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I made my ninth trip to New Zealand this past February, my eighth within the past eight years. Given that recent concentration of experiences it seemed like a good time to reflect on what I’ve learned, and how others might potentially benefit as they contemplate visiting and angling in that special country.

For the most part it isn’t necessarily an expensive affair. Yes, airfare from Los Angeles has essentially doubled in the past four years and guides there are still shockingly expensive (ranging from $675 to $775 NZ per day ($575 to 660 US, with the exchange rate having progressively worsened over the past several years). But once you learn your way around a bit, and if you are willing to do your own cooking, etc., you can fish New Zealand successfully and fairly economically.

Having made a pitch for going it alone, let me stress my firm belief that it is imperative, when you first go, that you use a guide, at least for a couple of days. In my experience New Zealand guides are very generous in giving advice as to where one might fish on one’s own, so spending several “educational days” with them up front gets you up to speed infinitely faster than if you jump in on your own. I’ll mention three guides at the end of this piece that I’ve had personal experience with, but I also encourage a first-timer to consider working with Mike McClelland at The Best of New Zealand Fly Fishing ( Mike knows New Zealand guides well, both those on the North and the South Island, and I don’t believe he would have any objection to helping you book a guide or two for a couple of days each and then leave the rest of your trip to your own devices. He also can, of course, steer you to a number of lodges but, if you are like me, those venues are budget busters. When and where to go: This first question is one that is eternally debated among New Zealand fishermen. On the South Island, which is where I’ve settled into going, the season generally doesn’t open until the first Saturday in November, and is later on some streams. Weather is always iffy (as is true of everywhere we fish), but it can be especially so in New Zealand in November (the equivalent of early spring in the U.S.). But the trout are fresh then, not having had angling pressure for six or so months. You also won’t have as much stream competition then, although that is seldom an issue in my experience in New Zealand.

February is the most popular month, and the weather is usually better then. Be aware, however, that wind, heavy rain that muddies streams, etc. are possible any time. My luck has run the gamut. This past February conditions were nigh ideal for 27 of my 29 days; on other trips, encompassing November, December, and February, I’ve lost as many as half of my fishing days to bad weather, howling winds, or poor water conditions.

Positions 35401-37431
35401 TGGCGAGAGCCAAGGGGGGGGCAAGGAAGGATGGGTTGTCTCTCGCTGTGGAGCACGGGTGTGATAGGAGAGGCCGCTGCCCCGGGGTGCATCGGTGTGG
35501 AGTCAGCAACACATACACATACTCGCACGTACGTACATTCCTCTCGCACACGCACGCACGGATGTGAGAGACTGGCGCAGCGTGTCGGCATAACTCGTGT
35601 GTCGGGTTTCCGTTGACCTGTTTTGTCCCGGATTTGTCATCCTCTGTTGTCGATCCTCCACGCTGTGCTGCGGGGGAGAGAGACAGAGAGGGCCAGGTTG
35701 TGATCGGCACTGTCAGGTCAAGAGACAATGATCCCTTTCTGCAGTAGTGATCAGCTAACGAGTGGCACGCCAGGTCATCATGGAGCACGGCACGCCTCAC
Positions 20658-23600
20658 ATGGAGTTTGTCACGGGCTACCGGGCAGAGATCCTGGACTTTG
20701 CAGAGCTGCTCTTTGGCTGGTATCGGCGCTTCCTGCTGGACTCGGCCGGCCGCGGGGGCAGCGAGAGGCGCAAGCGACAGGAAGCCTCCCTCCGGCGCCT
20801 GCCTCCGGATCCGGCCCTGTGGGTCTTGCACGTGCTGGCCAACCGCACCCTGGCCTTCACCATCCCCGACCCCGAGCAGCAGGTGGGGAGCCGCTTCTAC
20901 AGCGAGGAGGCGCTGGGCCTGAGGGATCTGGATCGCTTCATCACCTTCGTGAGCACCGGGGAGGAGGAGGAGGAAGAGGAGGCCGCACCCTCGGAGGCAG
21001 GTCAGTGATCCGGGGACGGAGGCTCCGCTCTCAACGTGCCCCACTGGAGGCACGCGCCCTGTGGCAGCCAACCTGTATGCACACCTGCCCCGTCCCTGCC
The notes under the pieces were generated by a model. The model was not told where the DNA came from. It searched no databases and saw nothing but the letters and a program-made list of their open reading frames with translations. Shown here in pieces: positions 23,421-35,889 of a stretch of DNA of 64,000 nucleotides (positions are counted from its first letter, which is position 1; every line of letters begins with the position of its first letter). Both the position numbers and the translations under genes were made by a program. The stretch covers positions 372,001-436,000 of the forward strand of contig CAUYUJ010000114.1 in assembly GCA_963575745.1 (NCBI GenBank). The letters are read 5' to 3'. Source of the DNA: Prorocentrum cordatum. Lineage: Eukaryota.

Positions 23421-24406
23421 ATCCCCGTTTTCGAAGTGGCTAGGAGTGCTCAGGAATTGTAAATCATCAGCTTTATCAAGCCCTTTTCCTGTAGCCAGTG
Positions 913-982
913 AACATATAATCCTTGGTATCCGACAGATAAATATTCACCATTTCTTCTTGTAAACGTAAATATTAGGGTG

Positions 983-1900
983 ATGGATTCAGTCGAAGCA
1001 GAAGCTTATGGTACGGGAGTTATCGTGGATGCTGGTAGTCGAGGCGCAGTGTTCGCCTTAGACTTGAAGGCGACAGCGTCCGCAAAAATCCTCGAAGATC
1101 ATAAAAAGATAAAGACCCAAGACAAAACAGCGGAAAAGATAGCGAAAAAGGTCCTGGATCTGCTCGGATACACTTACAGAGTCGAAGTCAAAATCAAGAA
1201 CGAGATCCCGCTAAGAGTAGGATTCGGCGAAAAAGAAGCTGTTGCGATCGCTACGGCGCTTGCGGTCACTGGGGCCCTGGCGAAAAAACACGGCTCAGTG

Two caveats on the “when and where” questions: Do not plan on going between Boxing Day (December 26) and mid-January. Large numbers of Kiwis are on “holiday” (vacation) then and you will notice a difference with stream pressure, accommodations, etc. All that said, I’m personally pretty well lockedin to going in February,

That’s the “when” part. So, what about the “where” part? In truth, there is excellent fishing to be had on both the North and South Islands; I just don’t have that much experience with the former, and am comfortable with my “spots” on the South Island, so I stick with them. If you are reading this article, you are a subscriber to the best source I know of on what areas to fish in New Zealand: The Angling Report. Take advantage of their Trip Planning Database and check out some of the excellent articles about fishing on both islands. I especially recommend Dave Lambroughton’s piece in the June 2012 issue. He and I fish a lot of the same areas and have similar thoughts on how to fish New Zealand on a reasonable budget.

How to get around? There aren’t many choices here. That starts with your flight over. As far as I know, the only direct flights from the States these days are with Air New Zealand. They provide excellent service but, as mentioned, the current fare is quite high (about $2,100 US roundtrip from Los Angeles to Christchurch). You also will need to rent a car, but there are some excellent budget outfits if you get in touch with them well in advance. If you opt for my February time frame, keep in mind that this is not only the most popular time for anglers but for tourists in general. So rental vehicles tend to get gobbled up. One budget source out of Christchurch that a friend of mine uses is Apex rentals ([email protected]). He rented an older sedan for $495 for 11 days recently. A 4WD with lots of clearance is ideal and would give you more flexibility regarding access to streams, but this, again, adds a lot to your expense. I have made do with a Toyota Corolla, manual transmission hatchback, for most of my trips and didn’t find it too constraining. A year ago, I should add, I bought a 1992 Isuzu Trooper in New Zealand, and I now keep it there.